In Madariaga's Case, 19 Mass. App. Ct. 477 (1985), the court deemed § 51A inapplicable to a widow's claim for § 36A loss of function benefits because she "had been receiving from the insurer weekly [§ 31] payments." Id. at 482. The court contrasted the Supreme Judicial Court's decision in McLeod's Case, 389 Mass. 431 (1983), where "it was not disputed that 'no compensation . . . [had been] paid prior to the Superior Court decision,' " the final decision on the employee's claim. Id. In Mugford's Case, 45 Mass. App. Ct. 928 (1998), the Appeals Court held that § 51A applied because the insurer did not pay § 34A benefits claimed by the employee prior to the administrative judge's decision. Id. at 929-930. During the course of the proceedings, the insurer had inadvertently paid § 34 benefits for about nine and one half months after § 34 benefits exhausted; the court stated that the overpayment "does not affect the outcome of the case." Id. at 929 n.1. The Mugford court distinguished Madariaga's Case: "In that case, unlike [ Mugford], the widow was receiving ongoing weekly payments at the time that the final decision was made." Mugford, supra at 930. Finally, in Conte v. P.A.N. Constr. Co., 51 Mass. App. Ct. 398 (2001), the employee was injured in New Jersey in August 1989, and the insurer commenced payment of the equivalent of § 34 benefits under New Jersey law. Id. at 399. In May 1990, the employee claimed § 34 benefits pursuant to c. 152, which were higher than those of New Jersey's. Id. The insurer did not pay the higher benefits until the reviewing board decision ordered it to do so. Id. The Appeals Court held that § 51A did not apply in the circumstances, because the New Jersey payments were the equivalent of compensation paid under c. 152. Id. at 401. In reaching that conclusion, the court cited Madariaga's Case for support. It explained that in Madariaga "§ 51A [was] not applicable to [a] claim by decedent's widow for special death benefits provided by G. L. c. 152, § 36A, where [the] insurer had been paying [the] widow weekly death benefits provided by § 31 of the statute since [the] date of her husband's death." Conte, supra at 401. Unlike the employee in the present case, Mr. Conte, like Ms. Madariaga, was receiving benefits while his claim for Massachusetts § 34 benefits was pending and prior to the final decision on the claim. Id. Therefore, § 51A did not apply.

In contrast, and as in Mugford, § 51A applies in the present case. As in Mugford, no compensation, under any section of the act, was being paid to the employee during the time of the employee's disputed claim for benefits. No compensation was paid to the employee here after her § 34 benefits exhausted in August 2002 and after she subsequently brought a claim for § 35 benefits. It is this particular factor that stands as the harmonizing element in the Appeals Court cases construing § 51A. Because the insurer ceased paying benefits under § 34 upon exhaustion, and resisted payment of the claimed § 35 benefits until finally ordered to do so, the § 51A adjustment in the rate of § 35 compensation applies in this case, notwithstanding the overpayment due to the retroactive reduction of benefits. As in Mugford, supra, "[t]his overpayment does not affect the outcome of the case." 45 Mass. App. Ct. at 929 n. 1.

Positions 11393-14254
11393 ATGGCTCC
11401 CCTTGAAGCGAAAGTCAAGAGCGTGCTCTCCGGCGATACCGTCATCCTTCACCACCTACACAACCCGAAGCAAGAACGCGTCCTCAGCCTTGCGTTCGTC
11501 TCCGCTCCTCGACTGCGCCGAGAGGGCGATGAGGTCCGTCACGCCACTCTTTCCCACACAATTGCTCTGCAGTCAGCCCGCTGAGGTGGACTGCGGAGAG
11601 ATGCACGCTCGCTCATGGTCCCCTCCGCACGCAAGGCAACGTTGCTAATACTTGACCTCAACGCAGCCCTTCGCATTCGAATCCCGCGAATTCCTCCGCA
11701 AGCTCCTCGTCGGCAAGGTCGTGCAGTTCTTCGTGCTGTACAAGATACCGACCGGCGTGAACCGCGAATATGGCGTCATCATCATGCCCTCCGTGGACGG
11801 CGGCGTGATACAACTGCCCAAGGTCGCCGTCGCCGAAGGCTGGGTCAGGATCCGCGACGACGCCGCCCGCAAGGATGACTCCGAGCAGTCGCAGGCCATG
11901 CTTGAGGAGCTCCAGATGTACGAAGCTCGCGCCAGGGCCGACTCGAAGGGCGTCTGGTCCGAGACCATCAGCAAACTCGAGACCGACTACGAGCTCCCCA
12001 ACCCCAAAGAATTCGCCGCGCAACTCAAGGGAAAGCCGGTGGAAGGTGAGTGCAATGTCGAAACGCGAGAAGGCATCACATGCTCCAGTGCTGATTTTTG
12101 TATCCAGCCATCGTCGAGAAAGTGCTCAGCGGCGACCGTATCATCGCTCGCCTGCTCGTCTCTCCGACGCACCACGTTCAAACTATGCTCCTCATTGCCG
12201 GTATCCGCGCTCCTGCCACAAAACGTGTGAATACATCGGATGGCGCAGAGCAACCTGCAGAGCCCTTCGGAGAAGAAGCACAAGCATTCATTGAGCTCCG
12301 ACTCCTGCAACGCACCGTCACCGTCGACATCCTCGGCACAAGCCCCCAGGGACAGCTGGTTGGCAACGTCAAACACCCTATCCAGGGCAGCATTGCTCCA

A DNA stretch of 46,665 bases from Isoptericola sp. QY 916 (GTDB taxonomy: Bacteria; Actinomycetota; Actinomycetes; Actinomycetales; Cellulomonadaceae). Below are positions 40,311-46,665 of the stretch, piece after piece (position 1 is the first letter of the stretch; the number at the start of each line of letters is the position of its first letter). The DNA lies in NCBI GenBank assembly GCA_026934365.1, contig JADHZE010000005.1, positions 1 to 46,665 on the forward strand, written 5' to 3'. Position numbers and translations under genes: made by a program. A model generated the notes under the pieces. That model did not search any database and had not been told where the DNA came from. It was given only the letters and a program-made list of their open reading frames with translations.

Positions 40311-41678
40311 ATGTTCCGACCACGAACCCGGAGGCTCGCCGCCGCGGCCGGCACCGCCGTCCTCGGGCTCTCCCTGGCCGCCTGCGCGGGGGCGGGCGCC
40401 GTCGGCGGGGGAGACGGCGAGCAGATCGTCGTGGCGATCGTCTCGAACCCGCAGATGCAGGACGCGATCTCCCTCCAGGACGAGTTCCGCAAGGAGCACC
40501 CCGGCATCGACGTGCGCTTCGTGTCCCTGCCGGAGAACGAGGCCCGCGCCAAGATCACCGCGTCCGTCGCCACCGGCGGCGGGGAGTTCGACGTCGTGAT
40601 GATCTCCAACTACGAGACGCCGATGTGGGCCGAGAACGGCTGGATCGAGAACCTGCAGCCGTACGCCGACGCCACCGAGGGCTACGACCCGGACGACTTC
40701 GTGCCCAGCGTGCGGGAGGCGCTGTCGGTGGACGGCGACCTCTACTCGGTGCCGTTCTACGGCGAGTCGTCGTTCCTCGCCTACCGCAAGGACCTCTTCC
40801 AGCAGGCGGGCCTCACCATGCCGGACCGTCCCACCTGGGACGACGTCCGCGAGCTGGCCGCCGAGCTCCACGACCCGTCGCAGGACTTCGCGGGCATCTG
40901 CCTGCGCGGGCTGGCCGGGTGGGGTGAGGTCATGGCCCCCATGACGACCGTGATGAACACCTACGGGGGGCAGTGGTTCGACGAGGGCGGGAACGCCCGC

Accordingly, the denial of the § 51A application is reversed and the insurer is ordered to pay benefits in accordance with that section. The decision is otherwise affirmed. Pursuant to § 13A(6), the insurer is further ordered to pay a fee to the employee's attorney in the amount of $1,276.27, plus necessary expenses.

So ordered.

Frederick E. Levine
Administrative Law Judge

William A. McCarthy
Administrative Law Judge

Susan Maze-Rothstein
Administrative Law Judge


Filed: April 9, 2004


1 The employee's claim for § 51 benefits was joined at hearing. (Dec. 3.) Section 51 allows for an increase in an employee's weekly wage if, when injured, "under natural conditions, . . . his wage would be expected to increase. . . ."

2 General Laws c. 152, § 51A, provides:

In any claim in which no compensation has been paid prior to the final decision on such claim, said final decision shall take into consideration the compensation provided by statute on the date of the decision, rather than the date of the injury.